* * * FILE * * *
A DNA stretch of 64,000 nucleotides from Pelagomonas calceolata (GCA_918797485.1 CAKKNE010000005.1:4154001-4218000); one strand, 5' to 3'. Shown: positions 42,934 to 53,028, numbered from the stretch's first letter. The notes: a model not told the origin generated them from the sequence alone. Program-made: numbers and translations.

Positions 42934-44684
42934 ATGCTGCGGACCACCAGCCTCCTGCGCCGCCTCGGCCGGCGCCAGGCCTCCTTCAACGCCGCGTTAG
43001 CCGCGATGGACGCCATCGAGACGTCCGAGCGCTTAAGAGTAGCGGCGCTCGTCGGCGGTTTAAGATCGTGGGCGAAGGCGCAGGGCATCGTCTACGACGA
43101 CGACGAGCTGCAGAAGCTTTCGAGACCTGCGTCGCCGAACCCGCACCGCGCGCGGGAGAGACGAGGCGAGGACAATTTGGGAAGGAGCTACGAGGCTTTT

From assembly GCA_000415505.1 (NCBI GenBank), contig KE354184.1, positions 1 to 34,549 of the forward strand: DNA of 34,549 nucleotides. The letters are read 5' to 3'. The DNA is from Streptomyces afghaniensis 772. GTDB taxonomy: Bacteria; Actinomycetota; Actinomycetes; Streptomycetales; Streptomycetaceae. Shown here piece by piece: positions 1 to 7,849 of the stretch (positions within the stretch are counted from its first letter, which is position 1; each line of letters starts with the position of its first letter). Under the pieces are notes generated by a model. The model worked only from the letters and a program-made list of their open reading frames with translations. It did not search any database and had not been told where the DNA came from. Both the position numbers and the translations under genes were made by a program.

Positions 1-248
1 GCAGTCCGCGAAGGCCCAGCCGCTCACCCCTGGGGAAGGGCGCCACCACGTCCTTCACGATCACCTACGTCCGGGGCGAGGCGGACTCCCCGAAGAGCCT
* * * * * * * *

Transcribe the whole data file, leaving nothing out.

A DNA stretch of 64,000 nucleotides from Pelagomonas calceolata (GCA_918797485.1 CAKKNE010000005.1:4154001-4218000); one strand, 5' to 3'. Shown: positions 42,934 to 53,028, numbered from the stretch's first letter. The notes: a model not told the origin generated them from the sequence alone. Program-made: numbers and translations.

Positions 42934-44684
42934 ATGCTGCGGACCACCAGCCTCCTGCGCCGCCTCGGCCGGCGCCAGGCCTCCTTCAACGCCGCGTTAG
43001 CCGCGATGGACGCCATCGAGACGTCCGAGCGCTTAAGAGTAGCGGCGCTCGTCGGCGGTTTAAGATCGTGGGCGAAGGCGCAGGGCATCGTCTACGACGA
43101 CGACGAGCTGCAGAAGCTTTCGAGACCTGCGTCGCCGAACCCGCACCGCGCGCGGGAGAGACGAGGCGAGGACAATTTGGGAAGGAGCTACGAGGCTTTT

From assembly GCA_000415505.1 (NCBI GenBank), contig KE354184.1, positions 1 to 34,549 of the forward strand: DNA of 34,549 nucleotides. The letters are read 5' to 3'. The DNA is from Streptomyces afghaniensis 772. GTDB taxonomy: Bacteria; Actinomycetota; Actinomycetes; Streptomycetales; Streptomycetaceae. Shown here piece by piece: positions 1 to 7,849 of the stretch (positions within the stretch are counted from its first letter, which is position 1; each line of letters starts with the position of its first letter). Under the pieces are notes generated by a model. The model worked only from the letters and a program-made list of their open reading frames with translations. It did not search any database and had not been told where the DNA came from. Both the position numbers and the translations under genes were made by a program.

Positions 1-248
1 GCAGTCCGCGAAGGCCCAGCCGCTCACCCCTGGGGAAGGGCGCCACCACGTCCTTCACGATCACCTACGTCCGGGGCGAGGCGGACTCCCCGAAGAGCCT